DOD, State, and USAID Contracts and Contractor Personnel in Iraq and Afghanistan
GAO-09-19, Oct 1, 2008
The Departments of Defense (DOD) and State and the United States Agency for International Development (USAID) have relied extensively on contractors to carry out a range of services in Iraq and Afghanistan. While recognizing the benefits of using contractors, GAO and others have noted the challenges and risks associated with an increased reliance on contractors and the ability of agencies to manage their growing number of contractors. As directed by the National Defense Authorization Act for Fiscal Year 2008, GAO analyzed DOD, State, and USAID data on contracting activities in Iraq and Afghanistan for fiscal year 2007 and the first half of fiscal year 2008 including (1) the number and value of contracts and the extent they were awarded competitively; (2) the number of contractor personnel, including those performing security functions; and (3) the number of contractor personnel who were killed or wounded. GAO also reviewed the status of the three agencies' memorandum of understanding (MOU) related to maintaining data on contracts and contractor personnel. GAO reviewed selected contract files and compared personnel data to other available sources to assess the reliability of the data reported by the agencies. GAO provided a draft of this report to DOD, State, USAID, and the Department of Labor for comment. State and USAID provided technical comments that were incorporated where appropriate.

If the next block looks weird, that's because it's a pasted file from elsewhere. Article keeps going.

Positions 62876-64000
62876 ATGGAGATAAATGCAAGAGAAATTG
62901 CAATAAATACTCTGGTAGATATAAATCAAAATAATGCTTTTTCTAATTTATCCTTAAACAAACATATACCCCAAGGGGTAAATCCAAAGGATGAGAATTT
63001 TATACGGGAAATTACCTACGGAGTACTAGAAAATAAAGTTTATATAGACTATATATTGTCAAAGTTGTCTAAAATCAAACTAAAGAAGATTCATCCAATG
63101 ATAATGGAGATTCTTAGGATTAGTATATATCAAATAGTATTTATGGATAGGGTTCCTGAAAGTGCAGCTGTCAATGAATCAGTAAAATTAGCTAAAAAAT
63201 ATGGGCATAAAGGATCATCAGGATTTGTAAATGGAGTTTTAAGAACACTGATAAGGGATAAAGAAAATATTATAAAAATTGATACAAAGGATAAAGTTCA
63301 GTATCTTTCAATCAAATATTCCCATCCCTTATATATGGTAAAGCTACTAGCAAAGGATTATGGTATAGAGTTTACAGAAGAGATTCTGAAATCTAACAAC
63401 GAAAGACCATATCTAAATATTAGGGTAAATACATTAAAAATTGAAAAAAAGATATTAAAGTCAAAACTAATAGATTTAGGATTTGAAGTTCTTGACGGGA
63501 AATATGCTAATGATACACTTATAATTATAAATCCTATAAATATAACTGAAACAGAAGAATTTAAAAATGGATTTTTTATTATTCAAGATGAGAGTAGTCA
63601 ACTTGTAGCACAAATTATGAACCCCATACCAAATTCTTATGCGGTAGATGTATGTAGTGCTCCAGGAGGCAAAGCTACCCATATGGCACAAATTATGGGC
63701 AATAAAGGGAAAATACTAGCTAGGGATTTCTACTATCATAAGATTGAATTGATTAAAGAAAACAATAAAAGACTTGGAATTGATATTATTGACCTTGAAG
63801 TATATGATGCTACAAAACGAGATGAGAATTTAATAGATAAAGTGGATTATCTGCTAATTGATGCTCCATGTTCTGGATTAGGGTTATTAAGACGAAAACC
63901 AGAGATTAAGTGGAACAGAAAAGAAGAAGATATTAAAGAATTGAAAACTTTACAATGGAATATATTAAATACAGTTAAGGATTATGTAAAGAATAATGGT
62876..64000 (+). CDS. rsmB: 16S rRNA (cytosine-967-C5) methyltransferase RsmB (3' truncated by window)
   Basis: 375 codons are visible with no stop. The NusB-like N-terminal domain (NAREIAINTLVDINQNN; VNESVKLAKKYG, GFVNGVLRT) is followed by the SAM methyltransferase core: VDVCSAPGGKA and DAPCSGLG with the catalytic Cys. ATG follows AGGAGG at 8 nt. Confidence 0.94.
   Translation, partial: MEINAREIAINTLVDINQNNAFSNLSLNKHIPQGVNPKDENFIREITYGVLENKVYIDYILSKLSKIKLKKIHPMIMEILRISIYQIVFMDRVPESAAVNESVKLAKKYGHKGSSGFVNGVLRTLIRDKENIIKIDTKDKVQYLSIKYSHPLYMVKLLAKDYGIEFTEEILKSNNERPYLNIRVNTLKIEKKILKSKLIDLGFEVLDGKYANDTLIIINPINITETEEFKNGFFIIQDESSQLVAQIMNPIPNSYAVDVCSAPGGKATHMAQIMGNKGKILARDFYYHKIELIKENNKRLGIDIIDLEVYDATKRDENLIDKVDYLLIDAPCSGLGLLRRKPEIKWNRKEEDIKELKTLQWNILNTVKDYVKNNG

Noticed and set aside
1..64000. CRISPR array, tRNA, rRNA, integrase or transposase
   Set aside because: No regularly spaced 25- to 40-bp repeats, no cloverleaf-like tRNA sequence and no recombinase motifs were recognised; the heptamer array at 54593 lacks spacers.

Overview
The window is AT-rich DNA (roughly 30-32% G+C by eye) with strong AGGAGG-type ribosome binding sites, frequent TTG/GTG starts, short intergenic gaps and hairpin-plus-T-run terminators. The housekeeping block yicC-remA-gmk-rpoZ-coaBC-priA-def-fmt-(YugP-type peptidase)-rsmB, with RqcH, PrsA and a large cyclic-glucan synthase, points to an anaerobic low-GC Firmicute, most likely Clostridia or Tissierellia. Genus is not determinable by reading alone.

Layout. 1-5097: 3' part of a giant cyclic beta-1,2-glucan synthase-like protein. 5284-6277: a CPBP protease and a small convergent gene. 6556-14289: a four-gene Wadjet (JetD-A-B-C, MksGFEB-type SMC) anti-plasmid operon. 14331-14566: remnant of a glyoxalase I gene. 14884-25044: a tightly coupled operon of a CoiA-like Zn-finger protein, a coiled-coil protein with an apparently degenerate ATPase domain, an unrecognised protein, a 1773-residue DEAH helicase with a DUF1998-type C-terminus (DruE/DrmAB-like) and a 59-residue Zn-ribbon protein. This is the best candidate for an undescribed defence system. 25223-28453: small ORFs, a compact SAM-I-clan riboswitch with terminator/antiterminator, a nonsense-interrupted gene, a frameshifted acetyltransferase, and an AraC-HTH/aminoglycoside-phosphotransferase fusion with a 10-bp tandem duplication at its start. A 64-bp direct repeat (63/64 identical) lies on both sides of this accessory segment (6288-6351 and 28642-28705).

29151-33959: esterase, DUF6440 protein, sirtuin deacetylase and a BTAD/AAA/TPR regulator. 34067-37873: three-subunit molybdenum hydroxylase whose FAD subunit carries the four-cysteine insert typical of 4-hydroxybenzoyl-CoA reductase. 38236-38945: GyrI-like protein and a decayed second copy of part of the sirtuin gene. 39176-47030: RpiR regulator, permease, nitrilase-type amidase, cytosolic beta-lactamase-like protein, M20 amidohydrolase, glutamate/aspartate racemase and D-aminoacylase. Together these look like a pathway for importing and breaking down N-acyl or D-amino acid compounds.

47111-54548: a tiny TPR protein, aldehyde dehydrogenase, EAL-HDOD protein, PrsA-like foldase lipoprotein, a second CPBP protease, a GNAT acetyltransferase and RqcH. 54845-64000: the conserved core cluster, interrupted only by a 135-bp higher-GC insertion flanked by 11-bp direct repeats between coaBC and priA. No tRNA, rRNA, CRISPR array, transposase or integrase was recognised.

For the 18-month period GAO reviewed, DOD, State, and USAID reported obligating at least $33.9 billion on almost 57,000 contracts for efforts such as construction, capacity building, security, and a range of support services for U.S. forces and other government personnel in Iraq and Afghanistan. About three-fourths of the reported obligations were for contracts with performance in Iraq. Of the total obligations, DOD accounted for almost 90 percent. Most of the three agencies' active contracts were awarded during GAO's review period and of these, about two-thirds were competed to one extent or another. However, during its file reviews in Iraq and Afghanistan, GAO found that DOD may have understated the extent to which it competed some contracts. Complete and reliable data were not available for GAO to determine the total number of contractor personnel who worked on DOD, State, and USAID contracts in Iraq and Afghanistan. According to DOD's quarterly census, there were 197,718 contractor personnel working on its contracts in Iraq and Afghanistan as of April 2008. However, DOD did not routinely evaluate the data for accuracy and the number of local nationals working on contracts may be underreported. Neither State nor USAID had systems in place during our review period to track the number of contractor personnel. As a result, they could not provide complete personnel data. For example, while State and USAID had information from their contractors on the number of personnel performing security and demining functions in Afghanistan, they did not have similar information on personnel performing other functions in Afghanistan. According to DOD and State officials, information on killed and wounded contractor personnel was not systematically tracked, which left them unable to provide reliable or complete data. While USAID could not provide specifics on its contractor personnel, USAID informed us that 206 individuals working on its projects, including contractor personnel, had been killed or injured in Iraq and Afghanistan during GAO's review period. Data available from Labor provides insight into the number of contractor personnel killed or injured as a result of hostile actions, accidents, and other causes while working on U.S. government contracts. Based on data provided by Labor, there were 455 reports received of contractors killed in Iraq and Afghanistan during the period of our review and 15,787 reports of injuries. However, there may be additional contractor deaths or injuries that were not reported to Labor. In July 2008, the three agencies signed an MOU in which they agreed to use a DOD database to collect and maintain information on contracts and contractor personnel in Iraq and Afghanistan. According to DOD officials, as the agencies work together to implement the MOU, the agencies' ability to report on the number and value of contracts and the number of contractor personnel should improve.